Chemistry Ch 16

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Chemistry Ch 16
2014-05-07 21:40:40
Chemistry 16

Chemistry Ch 16
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  1. The compositions of the solvent and the solute determine whether a substance will dissolve. 
    What makes it dissolve?
    Stirring (agitation), temperature, and the surface area of the dissolving particles determine how fast the substance will dissolve.
  2. It's important to realize, however, that agitation (stirring or shaking) affects only the _____
    • rate at which a solid solute dissolves.
    • It does not influence the amount of solute that will dissolve.
  3. The more surface area of the solute that is exposed, the faster the _______.
    rate of dissolving
  4. If you add 36.0 g of sodium chloride to 100 g of water at 25°C, all of the 36.0 g of salt dissolves. But if you add one more gram of salt and stir, no matter how vigorously or for how long, _______________
    only 0.2 g of the last portion will dissolve.
  5. Temperature affects the solubility of solid, liquid, and gaseous solutes in a solvent; both _______ __ __________ affect the solubility of gaseous solutes.
    temperature and pressure
  6. Gas solubility increases as the partial pressure of the gas above the solution ______.
  7. Molarity (M) is the number of moles of solute dissolved in one liter of solution. To calculate the molarity of a solution, divide
    the moles of solute by the volume of the solution.
  8. Diluting a solution reduces the number of moles of solute per unit volume, but the total number of moles of solute in solution does not change.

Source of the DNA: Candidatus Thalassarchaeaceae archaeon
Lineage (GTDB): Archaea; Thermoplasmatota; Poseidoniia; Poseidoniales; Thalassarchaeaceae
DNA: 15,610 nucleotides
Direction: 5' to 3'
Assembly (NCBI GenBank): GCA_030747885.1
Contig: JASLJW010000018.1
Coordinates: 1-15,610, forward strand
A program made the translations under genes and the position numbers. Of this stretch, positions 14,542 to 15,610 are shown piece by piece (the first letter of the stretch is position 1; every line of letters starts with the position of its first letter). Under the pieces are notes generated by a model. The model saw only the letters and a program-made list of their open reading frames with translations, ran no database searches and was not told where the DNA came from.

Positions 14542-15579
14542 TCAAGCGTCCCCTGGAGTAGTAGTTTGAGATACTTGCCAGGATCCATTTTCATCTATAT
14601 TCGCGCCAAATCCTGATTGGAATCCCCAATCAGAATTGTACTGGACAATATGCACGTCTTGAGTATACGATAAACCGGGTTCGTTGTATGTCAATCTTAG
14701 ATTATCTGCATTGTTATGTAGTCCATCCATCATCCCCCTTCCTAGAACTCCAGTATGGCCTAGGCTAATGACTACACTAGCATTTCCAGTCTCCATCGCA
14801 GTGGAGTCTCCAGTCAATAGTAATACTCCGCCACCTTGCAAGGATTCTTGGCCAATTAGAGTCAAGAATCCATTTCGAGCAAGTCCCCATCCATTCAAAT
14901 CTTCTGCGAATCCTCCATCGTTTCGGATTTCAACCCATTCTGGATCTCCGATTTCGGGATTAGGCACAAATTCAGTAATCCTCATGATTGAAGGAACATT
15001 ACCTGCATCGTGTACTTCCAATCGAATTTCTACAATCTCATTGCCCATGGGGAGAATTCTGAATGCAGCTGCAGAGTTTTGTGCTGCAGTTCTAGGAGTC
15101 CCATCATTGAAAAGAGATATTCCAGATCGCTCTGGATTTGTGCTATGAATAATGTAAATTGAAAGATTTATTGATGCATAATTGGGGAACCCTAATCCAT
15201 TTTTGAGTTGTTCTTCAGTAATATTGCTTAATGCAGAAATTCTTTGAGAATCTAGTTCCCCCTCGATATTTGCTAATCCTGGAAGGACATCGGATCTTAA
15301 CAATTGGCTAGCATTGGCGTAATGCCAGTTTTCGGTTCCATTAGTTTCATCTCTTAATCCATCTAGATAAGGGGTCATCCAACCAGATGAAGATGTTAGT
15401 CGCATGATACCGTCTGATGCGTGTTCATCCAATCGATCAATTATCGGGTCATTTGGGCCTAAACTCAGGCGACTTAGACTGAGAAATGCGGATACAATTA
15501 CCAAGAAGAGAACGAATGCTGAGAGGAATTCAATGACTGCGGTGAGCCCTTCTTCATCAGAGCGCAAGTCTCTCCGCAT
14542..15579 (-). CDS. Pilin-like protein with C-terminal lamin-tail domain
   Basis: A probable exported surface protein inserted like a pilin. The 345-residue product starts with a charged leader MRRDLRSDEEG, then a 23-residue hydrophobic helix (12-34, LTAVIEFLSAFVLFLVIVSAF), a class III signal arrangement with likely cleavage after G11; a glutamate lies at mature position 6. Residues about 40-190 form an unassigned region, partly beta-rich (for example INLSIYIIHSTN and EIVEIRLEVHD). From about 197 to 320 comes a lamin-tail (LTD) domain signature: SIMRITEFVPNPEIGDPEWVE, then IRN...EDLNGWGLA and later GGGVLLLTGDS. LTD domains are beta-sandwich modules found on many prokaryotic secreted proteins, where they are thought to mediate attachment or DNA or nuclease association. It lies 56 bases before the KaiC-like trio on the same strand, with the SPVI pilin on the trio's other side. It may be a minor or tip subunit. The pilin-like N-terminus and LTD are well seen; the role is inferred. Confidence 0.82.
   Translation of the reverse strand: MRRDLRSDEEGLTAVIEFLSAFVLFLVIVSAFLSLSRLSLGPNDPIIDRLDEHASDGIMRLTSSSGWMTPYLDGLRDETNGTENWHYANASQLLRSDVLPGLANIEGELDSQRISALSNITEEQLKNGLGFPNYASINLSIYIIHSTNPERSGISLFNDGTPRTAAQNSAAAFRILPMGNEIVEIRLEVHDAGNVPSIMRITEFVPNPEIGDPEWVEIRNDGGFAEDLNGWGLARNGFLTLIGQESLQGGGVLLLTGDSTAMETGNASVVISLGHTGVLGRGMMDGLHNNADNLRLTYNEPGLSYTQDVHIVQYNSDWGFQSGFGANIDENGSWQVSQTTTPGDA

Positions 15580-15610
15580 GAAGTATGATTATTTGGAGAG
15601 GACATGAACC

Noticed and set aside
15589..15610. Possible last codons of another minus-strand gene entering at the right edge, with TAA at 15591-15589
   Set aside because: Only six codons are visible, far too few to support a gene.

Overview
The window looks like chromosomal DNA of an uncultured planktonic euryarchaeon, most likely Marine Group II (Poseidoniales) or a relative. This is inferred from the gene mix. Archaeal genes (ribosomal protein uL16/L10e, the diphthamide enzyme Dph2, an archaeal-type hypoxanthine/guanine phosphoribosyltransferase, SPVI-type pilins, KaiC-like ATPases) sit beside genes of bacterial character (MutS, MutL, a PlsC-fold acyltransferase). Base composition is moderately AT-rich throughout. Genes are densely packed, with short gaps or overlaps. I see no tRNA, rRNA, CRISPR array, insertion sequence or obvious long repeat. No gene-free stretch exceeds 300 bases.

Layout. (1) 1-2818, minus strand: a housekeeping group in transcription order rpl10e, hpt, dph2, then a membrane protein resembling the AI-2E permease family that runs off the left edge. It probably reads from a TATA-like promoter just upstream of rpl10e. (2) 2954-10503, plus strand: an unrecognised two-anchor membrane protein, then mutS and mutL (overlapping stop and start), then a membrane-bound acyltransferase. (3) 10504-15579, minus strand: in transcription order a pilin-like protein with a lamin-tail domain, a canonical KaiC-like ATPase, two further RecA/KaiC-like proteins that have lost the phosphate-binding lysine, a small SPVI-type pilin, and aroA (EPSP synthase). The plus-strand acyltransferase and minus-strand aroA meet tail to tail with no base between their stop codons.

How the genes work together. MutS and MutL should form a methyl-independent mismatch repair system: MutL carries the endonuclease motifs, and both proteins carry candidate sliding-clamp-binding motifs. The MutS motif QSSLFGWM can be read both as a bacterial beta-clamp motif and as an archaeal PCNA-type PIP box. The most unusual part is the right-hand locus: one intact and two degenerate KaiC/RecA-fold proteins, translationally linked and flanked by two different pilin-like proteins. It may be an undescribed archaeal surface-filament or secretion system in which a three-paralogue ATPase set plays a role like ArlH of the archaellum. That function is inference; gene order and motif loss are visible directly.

9. Moles of solute = M1 × V1 =
    M2 × V2
  10. The concentration of a solution in percent can be expressed in two ways: as the ratio of the volume of the solute to the volume of the solution or as the ratio of the mass of the solute to the mass of the solution.
  11. Three important colligative properties of solutions are vapor-pressure lowering, boiling-point elevation, and freezing-point depression.
  12. The decrease in a solution’s vapor pressure is proportional to the number of particles the solute makes in solution
  13. The freezing point of a solution is lower than the freezing point of the .
    pure solvent
  14. The magnitude of the freezing-point depression is proportional to the number of solute particles dissolved in the solvent and does not depend upon their identity.
  15. The magnitude of the boiling-point elevation is proportional to the number of solute particles dissolved in the solvent.
  16. The unit molality and mole fractions are two additional ways in which chemists express the concentration of a solution. The unit molality (m) is the number of moles of solute dissolved in 1 kilogram (1000 g) of solvent. Molality is also known as molal concentration.
  17. The mole fraction of a solute in a solution is the ratio of the moles of that solute to the total number of moles of solvent and solute
  18. The magnitudes of the freezing-point depression (ΔTf) and the boiling-point elevation (ΔTb) of a solution are directly proportional to the molal concentration (m), when the solute is molecular, not ionic.
  19. ΔTf = Kf × m
    ΔTb = Kb × m